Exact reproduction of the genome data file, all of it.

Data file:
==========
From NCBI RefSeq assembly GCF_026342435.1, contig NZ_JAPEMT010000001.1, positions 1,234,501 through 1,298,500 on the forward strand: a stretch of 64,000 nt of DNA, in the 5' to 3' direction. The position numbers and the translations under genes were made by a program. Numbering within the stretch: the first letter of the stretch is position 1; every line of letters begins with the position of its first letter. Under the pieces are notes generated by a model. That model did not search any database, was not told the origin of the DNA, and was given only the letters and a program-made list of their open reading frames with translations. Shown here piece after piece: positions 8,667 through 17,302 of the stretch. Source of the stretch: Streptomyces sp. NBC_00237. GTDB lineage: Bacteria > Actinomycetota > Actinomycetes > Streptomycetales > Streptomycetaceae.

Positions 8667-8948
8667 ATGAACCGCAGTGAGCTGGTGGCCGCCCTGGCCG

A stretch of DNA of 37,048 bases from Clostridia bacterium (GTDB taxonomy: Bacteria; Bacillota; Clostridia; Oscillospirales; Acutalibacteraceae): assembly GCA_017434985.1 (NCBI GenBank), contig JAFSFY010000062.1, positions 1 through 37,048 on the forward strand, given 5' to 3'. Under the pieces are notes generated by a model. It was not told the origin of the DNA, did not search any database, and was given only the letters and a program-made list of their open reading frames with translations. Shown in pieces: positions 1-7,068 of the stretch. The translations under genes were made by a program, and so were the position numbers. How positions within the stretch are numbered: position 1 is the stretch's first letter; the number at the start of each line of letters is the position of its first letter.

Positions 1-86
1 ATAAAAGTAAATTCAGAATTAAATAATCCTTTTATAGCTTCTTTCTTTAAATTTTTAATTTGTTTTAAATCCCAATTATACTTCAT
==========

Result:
From NCBI RefSeq assembly GCF_026342435.1, contig NZ_JAPEMT010000001.1, positions 1,234,501 through 1,298,500 on the forward strand: a stretch of 64,000 nt of DNA, in the 5' to 3' direction. The position numbers and the translations under genes were made by a program. Numbering within the stretch: the first letter of the stretch is position 1; every line of letters begins with the position of its first letter. Under the pieces are notes generated by a model. That model did not search any database, was not told the origin of the DNA, and was given only the letters and a program-made list of their open reading frames with translations. Shown here piece after piece: positions 8,667 through 17,302 of the stretch. Source of the stretch: Streptomyces sp. NBC_00237. GTDB lineage: Bacteria > Actinomycetota > Actinomycetes > Streptomycetales > Streptomycetaceae.

Positions 8667-8948
8667 ATGAACCGCAGTGAGCTGGTGGCCGCCCTGGCCG

A stretch of DNA of 37,048 bases from Clostridia bacterium (GTDB taxonomy: Bacteria; Bacillota; Clostridia; Oscillospirales; Acutalibacteraceae): assembly GCA_017434985.1 (NCBI GenBank), contig JAFSFY010000062.1, positions 1 through 37,048 on the forward strand, given 5' to 3'. Under the pieces are notes generated by a model. It was not told the origin of the DNA, did not search any database, and was given only the letters and a program-made list of their open reading frames with translations. Shown in pieces: positions 1-7,068 of the stretch. The translations under genes were made by a program, and so were the position numbers. How positions within the stretch are numbered: position 1 is the stretch's first letter; the number at the start of each line of letters is the position of its first letter.

Positions 1-86
1 ATAAAAGTAAATTCAGAATTAAATAATCCTTTTATAGCTTCTTTCTTTAAATTTTTAATTTGTTTTAAATCCCAATTATACTTCAT